LAST WEEK brought a positively Orwellian moment to the debate about Internet freedom. Chinese President Xi Jinping spoke at a state-organized Internet conference in Wuzhen, in Zhejiang province, where he was once party secretary. Mr. Xi declared, “As in the real world, freedom and order are both necessary in cyberspace.” He added, “Freedom is what order is meant for, and order is the guarantee of freedom.” These slogans are more than just propaganda from the leader of a country with the world’s largest Internet censorship operation. Behind them lurks a dangerous ambition.
In China today, there is no Internet “freedom,” if the word means freedom to visit Facebook, Google or other vast stores of online information that are blocked off by the authorities and their Great Firewall. On vibrant social media, China’s 670 million online users can often find a way to be heard, if fleetingly, but a sustained challenge to the ruling power of the Communist Party is invariably squelched. Mr. Xi talking about “freedom” is like saying black is white. His words were live-tweeted by Xinhua, China’s official news agency, and posted on YouTube, even though Twitter and YouTube are blocked for most people in China.
The real danger in Mr. Xi’s remarks is the word “order,” because he envisions not only politeness but also obedience. In China, the party-state sets the rules that determine what Internet users can see and say, and they have been tightened recently. Having established “order” within the walls of China, Mr. Xi has increasingly promoted it as a model of “Internet sovereignty” for the rest of the world, saying that each nation should set its own rules for the Internet within its boundaries.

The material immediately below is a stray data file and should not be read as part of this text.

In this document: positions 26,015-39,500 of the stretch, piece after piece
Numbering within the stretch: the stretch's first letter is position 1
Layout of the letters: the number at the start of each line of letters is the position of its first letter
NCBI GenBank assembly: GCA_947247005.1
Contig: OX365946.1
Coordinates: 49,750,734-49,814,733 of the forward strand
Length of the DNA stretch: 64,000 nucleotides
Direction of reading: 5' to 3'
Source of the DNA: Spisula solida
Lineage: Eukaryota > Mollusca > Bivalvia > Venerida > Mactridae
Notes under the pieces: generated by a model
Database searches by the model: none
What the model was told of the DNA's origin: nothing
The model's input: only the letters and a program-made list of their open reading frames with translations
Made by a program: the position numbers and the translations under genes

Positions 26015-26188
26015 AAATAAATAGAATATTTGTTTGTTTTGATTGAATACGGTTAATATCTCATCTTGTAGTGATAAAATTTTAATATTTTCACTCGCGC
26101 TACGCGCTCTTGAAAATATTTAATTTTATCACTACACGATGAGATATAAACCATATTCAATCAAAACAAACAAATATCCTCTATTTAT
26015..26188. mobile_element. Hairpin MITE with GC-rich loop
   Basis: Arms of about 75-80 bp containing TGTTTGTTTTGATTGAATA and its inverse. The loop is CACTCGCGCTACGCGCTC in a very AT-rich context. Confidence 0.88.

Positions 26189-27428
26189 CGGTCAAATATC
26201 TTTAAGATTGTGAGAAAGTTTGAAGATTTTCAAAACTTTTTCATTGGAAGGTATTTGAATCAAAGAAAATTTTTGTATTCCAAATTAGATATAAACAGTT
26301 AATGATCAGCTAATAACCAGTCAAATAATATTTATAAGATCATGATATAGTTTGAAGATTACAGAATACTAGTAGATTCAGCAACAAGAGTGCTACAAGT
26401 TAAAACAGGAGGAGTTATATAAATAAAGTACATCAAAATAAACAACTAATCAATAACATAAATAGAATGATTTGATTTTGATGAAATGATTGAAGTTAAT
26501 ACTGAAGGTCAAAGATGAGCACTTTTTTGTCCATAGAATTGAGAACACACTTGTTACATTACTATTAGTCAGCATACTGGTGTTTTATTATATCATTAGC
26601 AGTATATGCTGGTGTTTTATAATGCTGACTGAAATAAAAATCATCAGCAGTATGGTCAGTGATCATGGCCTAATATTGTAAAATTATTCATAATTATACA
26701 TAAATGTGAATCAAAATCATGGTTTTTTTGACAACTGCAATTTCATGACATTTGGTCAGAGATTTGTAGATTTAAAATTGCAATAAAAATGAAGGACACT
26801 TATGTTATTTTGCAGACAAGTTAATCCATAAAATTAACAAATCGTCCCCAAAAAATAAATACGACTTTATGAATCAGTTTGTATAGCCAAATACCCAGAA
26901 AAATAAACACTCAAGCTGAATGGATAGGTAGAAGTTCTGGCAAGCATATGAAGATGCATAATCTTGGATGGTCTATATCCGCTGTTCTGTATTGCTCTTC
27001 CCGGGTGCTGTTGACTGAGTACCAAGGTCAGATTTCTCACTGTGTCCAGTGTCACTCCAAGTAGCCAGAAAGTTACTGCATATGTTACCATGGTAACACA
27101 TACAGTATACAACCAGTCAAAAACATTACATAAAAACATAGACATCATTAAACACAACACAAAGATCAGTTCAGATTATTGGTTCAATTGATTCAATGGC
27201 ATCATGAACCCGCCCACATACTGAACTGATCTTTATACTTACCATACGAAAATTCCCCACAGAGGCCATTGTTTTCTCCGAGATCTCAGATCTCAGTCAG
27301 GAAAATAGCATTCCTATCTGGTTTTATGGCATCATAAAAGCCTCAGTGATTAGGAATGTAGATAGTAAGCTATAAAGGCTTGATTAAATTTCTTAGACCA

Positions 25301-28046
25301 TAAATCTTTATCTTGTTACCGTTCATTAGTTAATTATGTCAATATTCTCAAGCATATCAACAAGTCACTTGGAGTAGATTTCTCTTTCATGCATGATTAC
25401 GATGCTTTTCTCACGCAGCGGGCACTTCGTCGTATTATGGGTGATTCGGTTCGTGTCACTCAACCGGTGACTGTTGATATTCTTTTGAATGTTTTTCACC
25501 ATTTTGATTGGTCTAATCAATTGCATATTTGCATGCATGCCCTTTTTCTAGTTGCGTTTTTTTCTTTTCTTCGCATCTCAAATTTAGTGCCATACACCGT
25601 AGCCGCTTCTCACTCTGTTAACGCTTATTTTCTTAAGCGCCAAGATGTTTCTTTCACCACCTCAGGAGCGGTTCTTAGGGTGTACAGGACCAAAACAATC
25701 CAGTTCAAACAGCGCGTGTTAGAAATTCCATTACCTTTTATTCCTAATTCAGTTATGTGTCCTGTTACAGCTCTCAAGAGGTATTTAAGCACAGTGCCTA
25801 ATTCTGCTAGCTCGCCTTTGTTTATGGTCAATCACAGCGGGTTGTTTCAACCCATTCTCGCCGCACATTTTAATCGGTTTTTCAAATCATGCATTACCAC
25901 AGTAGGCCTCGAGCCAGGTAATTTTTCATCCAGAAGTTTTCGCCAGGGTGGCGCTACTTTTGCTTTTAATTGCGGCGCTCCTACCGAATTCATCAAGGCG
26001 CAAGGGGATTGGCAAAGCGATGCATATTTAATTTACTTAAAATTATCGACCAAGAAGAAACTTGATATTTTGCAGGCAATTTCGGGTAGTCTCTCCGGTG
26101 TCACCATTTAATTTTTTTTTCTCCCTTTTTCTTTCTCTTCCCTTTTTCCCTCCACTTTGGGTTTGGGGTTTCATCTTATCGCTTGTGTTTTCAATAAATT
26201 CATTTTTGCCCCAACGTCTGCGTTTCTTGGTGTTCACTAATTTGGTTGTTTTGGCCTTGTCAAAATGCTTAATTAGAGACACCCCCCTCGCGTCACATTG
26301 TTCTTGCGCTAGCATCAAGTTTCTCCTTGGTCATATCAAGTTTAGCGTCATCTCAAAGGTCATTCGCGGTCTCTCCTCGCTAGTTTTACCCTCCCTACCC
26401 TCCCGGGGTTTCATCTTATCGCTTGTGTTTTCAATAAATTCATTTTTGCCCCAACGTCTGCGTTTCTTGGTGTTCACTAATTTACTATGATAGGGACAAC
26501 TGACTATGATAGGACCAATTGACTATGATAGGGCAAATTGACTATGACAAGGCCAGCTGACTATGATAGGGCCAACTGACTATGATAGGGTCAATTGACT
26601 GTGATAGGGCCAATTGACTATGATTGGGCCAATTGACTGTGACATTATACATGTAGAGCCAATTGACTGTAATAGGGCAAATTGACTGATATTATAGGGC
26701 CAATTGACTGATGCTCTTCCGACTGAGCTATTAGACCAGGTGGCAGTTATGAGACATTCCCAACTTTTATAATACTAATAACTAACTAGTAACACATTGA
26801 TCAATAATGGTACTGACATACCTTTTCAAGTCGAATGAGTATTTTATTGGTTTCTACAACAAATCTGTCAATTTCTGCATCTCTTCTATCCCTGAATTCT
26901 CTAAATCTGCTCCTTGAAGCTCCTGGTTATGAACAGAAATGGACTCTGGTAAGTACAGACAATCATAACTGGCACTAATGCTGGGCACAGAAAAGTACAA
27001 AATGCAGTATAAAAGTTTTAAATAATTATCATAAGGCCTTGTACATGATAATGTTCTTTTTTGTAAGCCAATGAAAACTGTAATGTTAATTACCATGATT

Russia has been heading in the same direction for several years as President Vladimir Putin attempts to extinguish any serious opposition. The security services in Russia have direct access to the Internet through a physical monitoring system. In July 2014, Russia adopted a law requiring that citizens’ data be stored on Russian soil and, therefore, subject to monitoring. This is a challenge to Facebook, which has tens of millions of users in Russia, as well as to other tech giants such as Apple and Google. Compliance with the Russian law has not been enforced yet, but there are reports that it may begin in January. The companies should resist the effort. An online petition drive directed at the leaders of the tech companies has garnered more than 42,000 signatures with the appeal “Don’t move personal data to Russia!”
China and Russia have both attempted in recent years to nudge global Internet governance toward their misguided “sovereignty” model, so far without a lot of success. But as Mr. Xi’s speech suggests, they haven’t given up. And they won’t. The digital revolution has delivered a truly global information superhighway. This powerful and remarkable invention must not be squandered or put in the hands of those who would use it to stifle free speech, freedom of association and human rights.